pieces zoom in and out, of course. A simple face, say Hula Girl or Kid, is too close in to carry all these other hints unless it’s through the eyes and by virtue of Bickerton’s complete body of work. And the landscape and green-head pieces seem painted on the scale of our species and planet. But the expat paintings, the Blue Man series, and paintings like Blue Bar, Untitled and Red Scooter render these various layers of coherence in that middle range that reaches to both extremes. In the context of The Expats, Bickerton tries to explain it himself with “They are all self-interested and capricious victims, and they are all captured in a lurid moment of struggle to equilibrate themselves in an unfriendly natural macrocosm. The viewer in turn is also implicated in the dynamic being caught in the bored stare of the two bar trollops. If the viewer is of a certain bent, they see the two drunks as fools unable to hold their prize, the women ripe for predation, if the viewer is of an evangelical or moral bent, they see an entirely other scenario, as would most any woman and even more particularly, my Asian women friends see an albeit funny image, but nevertheless an image of immitigable sadness.”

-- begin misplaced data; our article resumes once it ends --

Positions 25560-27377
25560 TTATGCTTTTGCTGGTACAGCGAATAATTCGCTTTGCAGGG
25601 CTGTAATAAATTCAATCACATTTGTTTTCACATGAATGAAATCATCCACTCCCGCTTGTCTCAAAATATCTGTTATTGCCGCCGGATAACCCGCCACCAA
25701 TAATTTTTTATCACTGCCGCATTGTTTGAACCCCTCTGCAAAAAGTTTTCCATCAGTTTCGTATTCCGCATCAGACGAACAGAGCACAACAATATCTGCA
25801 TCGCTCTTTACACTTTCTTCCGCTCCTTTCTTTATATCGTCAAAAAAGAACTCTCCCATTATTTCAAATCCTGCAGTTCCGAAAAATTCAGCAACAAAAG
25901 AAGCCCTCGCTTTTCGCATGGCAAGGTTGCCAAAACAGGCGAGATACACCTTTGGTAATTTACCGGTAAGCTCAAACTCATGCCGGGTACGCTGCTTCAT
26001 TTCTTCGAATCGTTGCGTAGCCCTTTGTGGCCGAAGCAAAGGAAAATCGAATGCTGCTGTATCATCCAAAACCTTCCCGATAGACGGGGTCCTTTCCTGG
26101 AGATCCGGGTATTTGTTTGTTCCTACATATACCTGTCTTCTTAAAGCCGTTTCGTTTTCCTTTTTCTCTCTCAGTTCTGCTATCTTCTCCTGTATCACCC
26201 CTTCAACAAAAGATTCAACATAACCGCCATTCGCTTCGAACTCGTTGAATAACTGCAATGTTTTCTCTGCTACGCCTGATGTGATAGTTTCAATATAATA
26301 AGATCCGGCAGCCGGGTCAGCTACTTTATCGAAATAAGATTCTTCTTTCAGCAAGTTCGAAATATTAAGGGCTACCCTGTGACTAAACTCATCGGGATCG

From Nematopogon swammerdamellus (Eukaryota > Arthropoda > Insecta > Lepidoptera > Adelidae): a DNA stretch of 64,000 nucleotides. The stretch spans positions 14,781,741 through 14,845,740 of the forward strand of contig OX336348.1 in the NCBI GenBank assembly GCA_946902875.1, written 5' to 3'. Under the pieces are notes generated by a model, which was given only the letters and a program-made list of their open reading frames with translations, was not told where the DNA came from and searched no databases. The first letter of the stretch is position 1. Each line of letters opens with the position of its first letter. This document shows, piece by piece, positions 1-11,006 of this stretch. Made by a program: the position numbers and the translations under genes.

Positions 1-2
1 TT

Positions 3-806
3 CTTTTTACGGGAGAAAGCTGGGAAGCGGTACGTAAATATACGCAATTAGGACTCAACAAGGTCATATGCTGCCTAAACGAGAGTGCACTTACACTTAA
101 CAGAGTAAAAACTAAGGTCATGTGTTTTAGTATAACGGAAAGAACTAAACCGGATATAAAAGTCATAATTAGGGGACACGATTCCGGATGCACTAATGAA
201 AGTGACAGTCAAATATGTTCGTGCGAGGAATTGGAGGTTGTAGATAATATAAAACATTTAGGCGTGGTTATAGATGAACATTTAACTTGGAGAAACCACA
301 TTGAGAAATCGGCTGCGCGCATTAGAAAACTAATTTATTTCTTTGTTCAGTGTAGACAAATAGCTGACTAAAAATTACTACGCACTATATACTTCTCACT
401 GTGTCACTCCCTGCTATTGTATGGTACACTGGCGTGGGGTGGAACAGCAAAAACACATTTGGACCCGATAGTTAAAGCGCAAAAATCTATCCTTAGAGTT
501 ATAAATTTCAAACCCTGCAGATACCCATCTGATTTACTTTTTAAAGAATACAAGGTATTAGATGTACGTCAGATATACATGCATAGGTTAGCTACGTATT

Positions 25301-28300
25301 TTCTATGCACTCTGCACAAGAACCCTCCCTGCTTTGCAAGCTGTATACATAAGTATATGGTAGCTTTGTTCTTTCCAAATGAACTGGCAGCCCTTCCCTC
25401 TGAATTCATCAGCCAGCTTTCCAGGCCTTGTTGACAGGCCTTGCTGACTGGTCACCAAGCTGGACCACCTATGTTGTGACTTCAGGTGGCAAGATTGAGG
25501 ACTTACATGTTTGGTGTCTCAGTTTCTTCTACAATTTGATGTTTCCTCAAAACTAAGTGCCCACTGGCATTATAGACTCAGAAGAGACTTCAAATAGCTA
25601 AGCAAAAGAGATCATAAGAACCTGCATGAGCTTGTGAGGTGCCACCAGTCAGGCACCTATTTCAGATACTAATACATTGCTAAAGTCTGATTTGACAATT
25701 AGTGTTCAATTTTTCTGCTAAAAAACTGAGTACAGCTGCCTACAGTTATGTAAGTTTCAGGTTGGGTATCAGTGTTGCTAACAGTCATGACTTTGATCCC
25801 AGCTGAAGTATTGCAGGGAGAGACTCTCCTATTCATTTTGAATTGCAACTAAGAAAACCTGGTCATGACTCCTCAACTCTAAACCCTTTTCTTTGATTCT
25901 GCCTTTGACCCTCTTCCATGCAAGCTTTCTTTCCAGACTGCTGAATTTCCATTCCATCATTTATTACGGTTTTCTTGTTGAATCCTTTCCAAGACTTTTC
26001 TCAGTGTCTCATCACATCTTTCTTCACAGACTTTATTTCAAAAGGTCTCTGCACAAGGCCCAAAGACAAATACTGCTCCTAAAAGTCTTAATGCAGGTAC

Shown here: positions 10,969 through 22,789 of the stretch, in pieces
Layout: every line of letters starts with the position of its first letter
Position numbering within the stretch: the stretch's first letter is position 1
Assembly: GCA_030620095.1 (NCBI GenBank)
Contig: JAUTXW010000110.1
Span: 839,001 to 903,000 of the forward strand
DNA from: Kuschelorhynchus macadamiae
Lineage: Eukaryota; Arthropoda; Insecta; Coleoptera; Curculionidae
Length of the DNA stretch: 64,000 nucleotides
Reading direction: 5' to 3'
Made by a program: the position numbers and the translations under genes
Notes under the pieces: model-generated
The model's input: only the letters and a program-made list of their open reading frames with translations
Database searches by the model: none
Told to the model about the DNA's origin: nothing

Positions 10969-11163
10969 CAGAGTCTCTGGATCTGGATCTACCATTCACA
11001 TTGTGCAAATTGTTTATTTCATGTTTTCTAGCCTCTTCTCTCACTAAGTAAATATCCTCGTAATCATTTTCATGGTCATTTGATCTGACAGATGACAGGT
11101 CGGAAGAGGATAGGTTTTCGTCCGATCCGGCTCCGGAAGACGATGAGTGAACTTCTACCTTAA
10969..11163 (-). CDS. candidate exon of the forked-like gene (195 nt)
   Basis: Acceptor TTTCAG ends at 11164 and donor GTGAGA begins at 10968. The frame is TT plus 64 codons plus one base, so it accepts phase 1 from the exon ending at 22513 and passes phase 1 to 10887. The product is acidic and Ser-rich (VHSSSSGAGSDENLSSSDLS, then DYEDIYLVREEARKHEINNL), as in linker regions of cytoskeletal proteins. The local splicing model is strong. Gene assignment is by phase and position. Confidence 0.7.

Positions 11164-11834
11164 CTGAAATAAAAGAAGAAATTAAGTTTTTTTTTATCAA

And if the viewer is sophisticated, he sees all of these, sees the sexism and racism and degradation and exploitation while feeling humor and sadness, empathy and cynicism and care—for all the characters, including the painter and the viewer. Bickerton is a post-Barrett anthropologist who nevertheless insists on doing his own fieldwork (fattening and sunburning himself a-la Charleze Theron when necessary), a post-Derrida linguist who doesn’t attempt to make the other monolinguistic, a post-historicism historian, a phenomenologist balancing aporias on Carlsberg bottles.
There’s a portentous pretension among people who consider themselves thinkers to say things like “we only see the hammer when it is broken.” That may be true, and perhaps if you just want to think about what is a hammer, you’d better wait until it’s broken and you need a hammer. But if you want thinking that’s a little less flat, if you want to see people’s real relationships with hammers, then you have to also see that a hammer is not a hammer, nobody cares, it’s simply there in order to do something.